This short video, adapted from NOVA, explains how Earth's position relative to the Sun might be responsible for the dramatic shift in the climate of what is now the Saharan nation of Djibouti.

This video illustrates how one community developed and implemented a sustainable solution to rising temperature in a stream.

In this activity, students utilize a set of photographs and a 3-minute video on weather to investigate extreme weather events. They are posed with a series of questions that ask them to identify conditions predictive of these events, and record them on a worksheet. Climate and weather concepts defined.

Students use real satellite data to determine 1) where the greatest concentrations of aerosols are located during the course of a year in the tropical Atlantic region and 2) their source of origin. This is an inquiry-style lesson where students pull real aerosol data and attempt to identify trends among data sets.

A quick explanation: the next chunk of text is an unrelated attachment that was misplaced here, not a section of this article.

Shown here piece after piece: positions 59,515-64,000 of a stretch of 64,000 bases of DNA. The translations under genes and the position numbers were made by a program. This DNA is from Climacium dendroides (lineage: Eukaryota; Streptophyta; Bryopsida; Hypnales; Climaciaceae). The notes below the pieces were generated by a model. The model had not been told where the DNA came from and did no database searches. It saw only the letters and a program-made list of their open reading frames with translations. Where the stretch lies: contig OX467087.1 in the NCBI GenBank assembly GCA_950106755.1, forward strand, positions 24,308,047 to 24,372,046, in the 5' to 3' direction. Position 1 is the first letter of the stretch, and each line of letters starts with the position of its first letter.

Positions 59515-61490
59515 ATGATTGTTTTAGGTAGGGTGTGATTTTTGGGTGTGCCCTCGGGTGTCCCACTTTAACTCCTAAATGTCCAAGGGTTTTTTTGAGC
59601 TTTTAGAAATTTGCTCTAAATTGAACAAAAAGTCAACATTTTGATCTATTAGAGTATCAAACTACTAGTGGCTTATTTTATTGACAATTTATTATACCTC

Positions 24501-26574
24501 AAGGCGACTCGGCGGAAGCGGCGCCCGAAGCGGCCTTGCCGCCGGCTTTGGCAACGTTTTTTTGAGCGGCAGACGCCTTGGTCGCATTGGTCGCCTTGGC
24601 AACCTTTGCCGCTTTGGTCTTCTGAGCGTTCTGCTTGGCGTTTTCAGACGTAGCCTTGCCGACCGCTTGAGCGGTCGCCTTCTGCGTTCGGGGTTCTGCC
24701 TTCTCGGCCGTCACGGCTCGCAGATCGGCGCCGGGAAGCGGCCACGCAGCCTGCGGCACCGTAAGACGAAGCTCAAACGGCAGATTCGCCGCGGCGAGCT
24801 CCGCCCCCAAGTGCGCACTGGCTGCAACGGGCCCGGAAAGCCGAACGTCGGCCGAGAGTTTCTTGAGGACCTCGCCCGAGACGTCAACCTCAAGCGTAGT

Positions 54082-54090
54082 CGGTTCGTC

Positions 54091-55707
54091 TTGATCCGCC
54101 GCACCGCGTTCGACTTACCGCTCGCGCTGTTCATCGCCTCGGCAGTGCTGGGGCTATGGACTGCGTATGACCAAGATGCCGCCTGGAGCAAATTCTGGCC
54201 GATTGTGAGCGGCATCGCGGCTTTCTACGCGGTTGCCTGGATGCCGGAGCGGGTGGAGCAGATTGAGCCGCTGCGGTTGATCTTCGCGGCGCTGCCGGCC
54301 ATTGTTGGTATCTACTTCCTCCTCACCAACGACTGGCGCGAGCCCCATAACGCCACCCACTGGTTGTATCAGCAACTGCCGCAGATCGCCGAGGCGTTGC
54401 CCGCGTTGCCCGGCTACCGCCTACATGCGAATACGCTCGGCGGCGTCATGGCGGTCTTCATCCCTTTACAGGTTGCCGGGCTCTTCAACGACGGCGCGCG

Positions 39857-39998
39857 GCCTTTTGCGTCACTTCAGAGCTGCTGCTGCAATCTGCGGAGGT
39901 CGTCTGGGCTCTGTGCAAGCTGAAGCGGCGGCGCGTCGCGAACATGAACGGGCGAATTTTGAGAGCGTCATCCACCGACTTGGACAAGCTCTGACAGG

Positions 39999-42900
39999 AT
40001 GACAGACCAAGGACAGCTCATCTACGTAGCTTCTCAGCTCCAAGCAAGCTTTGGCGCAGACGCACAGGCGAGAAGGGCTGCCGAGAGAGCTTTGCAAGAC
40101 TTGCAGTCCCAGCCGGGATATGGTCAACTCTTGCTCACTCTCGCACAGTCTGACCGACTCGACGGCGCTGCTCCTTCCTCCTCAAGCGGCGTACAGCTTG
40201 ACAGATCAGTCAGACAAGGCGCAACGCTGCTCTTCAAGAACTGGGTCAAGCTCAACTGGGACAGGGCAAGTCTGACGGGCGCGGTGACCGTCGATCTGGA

This narrated animation displays three separate graphs of carbon emissions by humans, atmospheric concentrations of CO2, and average global temperature as it has changed over the last 1000 years. The final slide overlays the three graphs to show how they all correspond.

This qualitative graphic illustrates the various factors that affect the amount of solar radiation hitting or being absorbed by Earth's surface such as aerosols, clouds, and albedo.

This animation depicts the carbon cycle in a fashion that is suited for younger audiences. The video discusses how carbon enters and exits the environment through both natural and human-driven ways.

This hands-on activity explores the driving forces behind global thermohaline circulation.

This flow chart shows the sources and activities across the U.S. economy that produce greenhouse gas emissions.

This video documents the challenges that climate change presents for four specific Arctic predators: polar bears, Arctic foxes, beluga whales and walruses.

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